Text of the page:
Please let me know if you've heard of any other student journals that have done this, or similar practices. I promise to handle any such reports with the utmost discretion.

Posted by Andrew Chongseh Kim on October 20, 2015 at 09:04 AM | Permalink

Comments

So, a few rejoinders for why publishing only in a home institution's law review or journal would derail the current system of law reviews:

1) It's enjoyable for professors to work with students from other law schools.
2) It's enjoyable for law students to work with professors from other schools.
3) Students can edit articles in areas of interest not covered by their law school faculty.
4) Publishing in outside journals increases academic market mobility.
5) Receiving article submissions from professors from outside schools, decreases pressure on editors to accept poorly crafted articles from their own faculties.
6) Symposia can be constructed from professors within and without the institution.
7) Certain journals are better recognized by others; if only professors in those law schools publish in their pages, researchers turning exclusively to the publications on the basis of name recognition will be less likely to cite to authors working in less renowned institutions. This will, perhaps, be especially the case with non-U.S. scholars who will be unlikely to know the system that each academic can only publish within the pages of the home institution's publications, and therefore more likely to rely on proxies. There they will only find institutional names, thereby substantially limiting the dissemination of knowledge, wisdom, and research.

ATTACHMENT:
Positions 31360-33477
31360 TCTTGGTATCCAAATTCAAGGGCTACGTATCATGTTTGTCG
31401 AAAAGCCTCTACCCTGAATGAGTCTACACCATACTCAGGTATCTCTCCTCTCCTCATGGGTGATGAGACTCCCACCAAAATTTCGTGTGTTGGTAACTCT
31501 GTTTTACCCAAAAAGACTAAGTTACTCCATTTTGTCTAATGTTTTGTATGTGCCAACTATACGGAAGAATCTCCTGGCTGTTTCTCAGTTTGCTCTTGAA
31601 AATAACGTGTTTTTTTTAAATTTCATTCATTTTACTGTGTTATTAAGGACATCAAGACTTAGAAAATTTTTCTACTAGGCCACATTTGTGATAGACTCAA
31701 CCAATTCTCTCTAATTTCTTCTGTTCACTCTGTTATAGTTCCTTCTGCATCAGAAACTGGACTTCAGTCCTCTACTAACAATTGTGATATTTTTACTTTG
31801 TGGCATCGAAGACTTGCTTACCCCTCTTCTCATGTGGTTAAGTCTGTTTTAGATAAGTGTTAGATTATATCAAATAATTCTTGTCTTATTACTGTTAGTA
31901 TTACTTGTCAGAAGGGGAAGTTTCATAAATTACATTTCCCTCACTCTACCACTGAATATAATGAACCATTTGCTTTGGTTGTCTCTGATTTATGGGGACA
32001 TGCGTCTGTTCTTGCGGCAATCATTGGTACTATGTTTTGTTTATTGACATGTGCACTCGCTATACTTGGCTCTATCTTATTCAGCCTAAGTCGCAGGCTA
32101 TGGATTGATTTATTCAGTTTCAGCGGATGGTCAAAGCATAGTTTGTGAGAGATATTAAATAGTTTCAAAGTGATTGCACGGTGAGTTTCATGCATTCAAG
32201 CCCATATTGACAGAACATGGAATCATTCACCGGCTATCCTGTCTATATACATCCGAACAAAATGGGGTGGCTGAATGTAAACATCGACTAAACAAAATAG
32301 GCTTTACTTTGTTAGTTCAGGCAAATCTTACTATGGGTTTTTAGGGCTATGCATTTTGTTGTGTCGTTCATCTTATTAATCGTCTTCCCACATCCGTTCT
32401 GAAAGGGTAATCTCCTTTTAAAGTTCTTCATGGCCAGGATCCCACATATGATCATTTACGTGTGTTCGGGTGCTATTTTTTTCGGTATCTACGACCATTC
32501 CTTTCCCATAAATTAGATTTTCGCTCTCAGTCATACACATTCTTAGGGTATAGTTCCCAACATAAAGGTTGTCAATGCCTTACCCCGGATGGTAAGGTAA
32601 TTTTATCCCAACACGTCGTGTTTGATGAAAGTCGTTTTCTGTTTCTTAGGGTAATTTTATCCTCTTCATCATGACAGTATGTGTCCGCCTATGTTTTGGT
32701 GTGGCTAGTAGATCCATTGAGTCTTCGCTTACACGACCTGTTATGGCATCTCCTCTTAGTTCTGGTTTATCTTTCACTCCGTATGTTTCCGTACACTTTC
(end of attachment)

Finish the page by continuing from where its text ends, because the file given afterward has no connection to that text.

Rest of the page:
8) Editors can find excellent pieces on SSRN, Legal Theory Blog, etc. and solicit authors to submit the pieces to them, even when the scholars work outside the law review's home institution.
9) A final anecdote: I subscribe from my law library to about eighty law reviews and secondary journals. In that set, I try to at least glance at all articles in my own field (and many of them I read in full) and to stay abreast of interesting developments in areas outside my expertise. In those eighty some journals, I find articles from authors all over the United States, many excellent pieces come from professors at schools whose journals and law reviews are not on my subscription list. Under the plan of all professors should publish in their institutions' several journals, I'd need to subscribe to all law reviews and all journals in the United States (and presumably abroad) and sift through them all. That would be almost (or perhaps a completely) impossible task. It's much better for me to go through my chosen, relied-upon set of quality publications than the entire universe of legal publications.

Posted by: Alexander Tsesis | Nov 11, 2015 12:21:40 PM